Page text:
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Past Special Exhibition 2003

Matsui Kosei Memorial Exhibition

3 October (Fri) to 23 December (Tue), 2003

This retrospective exhibition featured the works of potter Matsui Kosei (1927–2003). Matsui, who passed suddenly in April 2003, was the first potter to be designated an “Important Intangible Cultural Property” (that is, recognized as a “living national treasure”) among those born in the Showa period (1926-1988), and was best known for the marbling technique (neriage-de) he used to create works similar to agateware.
Neriage-de, a technique requiring great skill, involves combining different colored clays together to form complex marbling patterns in the resulting fired pieces. Matsui studied and honed this technique all his life, eventually originating a process by which he used the same base clay for all of the layers, mixing in small amounts of intense colorants to achieve his desired chromatic effects in each. He also found ways to produce such marbled wares on the pottery wheel, something previously thought to be impossible, and this and other contributions had a profound effect on many of those who followed. This exhibition highlighted seventeen of Matsui's works that had previously been shown at the Shiseido-sponsored Exhibition of Modern Industrial Arts series (1975–1995), along with photos of the potter at work, interviews, and other materials recalling his achievements with the neriage-de technique.

Fifth Tsubakikai Exhibition

4 July (Fri) to 23 September (Tue), 2003

This exhibition featured both two- and three–dimensional works by nine of the artists participating in the Fifth Tsubakikai.
The original Shiseido-sponsored Tsubakikai exhibition group was started in 1947 and was active through 1954, with participating artists including Kobayashi Kokei, Yokoyama Taikan, Umehara Ryuzaburo, Suda Kunitaro, and others.
The Tsubakikai continued thereafter as one of Shiseido's flagship exhibition activities, its membership changing periodically throughout a total of five incarnations as of this writing.
The Fifth Tsubakikai was conceived as a forum for interaction and mutual influence, a place for the participating artists to allow their differing personalities and sensibilities to mix and mingle and stimulate their creative processes. This exhibition used the Shiseido Art House as a stage on which to present a portion of the resulting works showing the fruits of this effort.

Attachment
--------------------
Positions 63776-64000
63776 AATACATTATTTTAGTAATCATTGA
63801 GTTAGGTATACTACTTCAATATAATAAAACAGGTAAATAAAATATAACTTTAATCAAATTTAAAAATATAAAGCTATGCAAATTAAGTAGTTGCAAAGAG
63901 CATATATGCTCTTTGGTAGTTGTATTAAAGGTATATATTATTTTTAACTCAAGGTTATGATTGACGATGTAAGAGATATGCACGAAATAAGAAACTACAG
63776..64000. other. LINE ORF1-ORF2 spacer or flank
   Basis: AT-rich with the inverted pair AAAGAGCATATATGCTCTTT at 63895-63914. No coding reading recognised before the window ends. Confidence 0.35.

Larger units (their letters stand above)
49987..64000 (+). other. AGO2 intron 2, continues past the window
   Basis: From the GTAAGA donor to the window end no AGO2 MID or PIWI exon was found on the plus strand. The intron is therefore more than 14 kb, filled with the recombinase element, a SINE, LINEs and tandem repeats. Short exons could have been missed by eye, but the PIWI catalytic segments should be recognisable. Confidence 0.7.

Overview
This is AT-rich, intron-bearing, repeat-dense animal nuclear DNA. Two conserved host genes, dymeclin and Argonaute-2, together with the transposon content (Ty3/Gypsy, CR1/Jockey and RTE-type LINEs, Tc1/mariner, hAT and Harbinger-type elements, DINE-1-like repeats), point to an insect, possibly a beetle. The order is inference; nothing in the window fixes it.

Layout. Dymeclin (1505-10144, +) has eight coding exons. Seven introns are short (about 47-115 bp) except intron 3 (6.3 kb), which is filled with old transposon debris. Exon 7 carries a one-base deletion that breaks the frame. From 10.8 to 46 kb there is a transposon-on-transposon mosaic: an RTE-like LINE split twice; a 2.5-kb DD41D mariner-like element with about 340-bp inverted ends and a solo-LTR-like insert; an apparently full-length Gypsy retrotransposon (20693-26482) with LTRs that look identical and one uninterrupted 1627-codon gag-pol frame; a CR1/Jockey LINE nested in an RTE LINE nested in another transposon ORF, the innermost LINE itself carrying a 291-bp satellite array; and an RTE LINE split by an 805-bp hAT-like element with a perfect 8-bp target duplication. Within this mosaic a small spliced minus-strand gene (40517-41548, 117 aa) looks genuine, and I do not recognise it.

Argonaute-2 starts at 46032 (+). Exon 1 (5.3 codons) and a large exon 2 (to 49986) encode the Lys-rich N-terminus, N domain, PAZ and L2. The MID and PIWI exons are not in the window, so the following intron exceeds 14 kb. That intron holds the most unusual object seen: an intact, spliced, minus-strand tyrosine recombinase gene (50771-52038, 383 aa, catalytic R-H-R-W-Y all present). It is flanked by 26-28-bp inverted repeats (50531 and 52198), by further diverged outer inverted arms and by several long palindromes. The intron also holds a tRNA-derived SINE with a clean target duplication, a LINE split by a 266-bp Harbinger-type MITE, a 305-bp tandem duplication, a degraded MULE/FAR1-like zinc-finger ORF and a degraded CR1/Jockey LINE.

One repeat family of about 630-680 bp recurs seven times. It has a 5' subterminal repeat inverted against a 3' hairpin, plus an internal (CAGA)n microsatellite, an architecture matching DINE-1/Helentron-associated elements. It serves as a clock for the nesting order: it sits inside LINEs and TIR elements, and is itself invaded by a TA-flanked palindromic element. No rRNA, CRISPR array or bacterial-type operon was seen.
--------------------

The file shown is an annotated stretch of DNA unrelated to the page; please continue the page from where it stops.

Oil Paintings from the Shiseido Art House Collection — Works from the Mid-Twentieth-Century Art World

28 March (Fri) to 29 June (Sun), 2003

This exhibition featured Western-style paintings by seventeen artists active during the middle of the twentieth century.
The history of galleries showing modern art in Japan began in the very early 1900s, and it was in 1919 that the Shiseido Gallery, too, opened its doors to the public. It has operated nearly continuously ever since, and by now has hosted well over 3,000 exhibitions. Most of the works on display in this exhibition were selected from those appearing in these shows. Artists like Yamaguchi Kaoru, Oka Shikanosuke, Hayashi Takeshi and Somiya Ichinen were members of Shiseido-sponsored exhibitions like Mayumikai and the Tsubakikai exhibitions, while Suda Kunitaro, an artist who built a unique position for himself on the stage of Western-style painting, held his first solo show at the gallery in 1932. This exhibition offered an excellent opportunity to look back on the work of these and other significant artists who exhibited at the Shiseido Gallery over a long period spanning the mid-twentieth century.

Pictures on Paper: Prints, Watercolors & Pastels

10 January (Fri) to 23 March (Sun), 2003

This exhibition featured thirty-two works on paper—prints, watercolors, pastels, drawings—selected from the Shiseido Art House collection. The ten artists represented included: Bernard Buffet, Pericle Fazzini, Emilio Greco, Giacomo Manzu, Kitaoka Fumio, Kinutani Koji, Komura Settai, Domoto Yūmi, Funakoshi Katsura, and Yamaguchi Gen.
These artists came from a variety of mediums and genres, from Japanese- and Western–style painting to printing and sculpture, their subject matter including everything from landscapes, still lifes and portraits to theater set design. This exhibition showing these artists' diverse ways of expressing themselves on simple paper offered a chance to appreciate their appeal anew.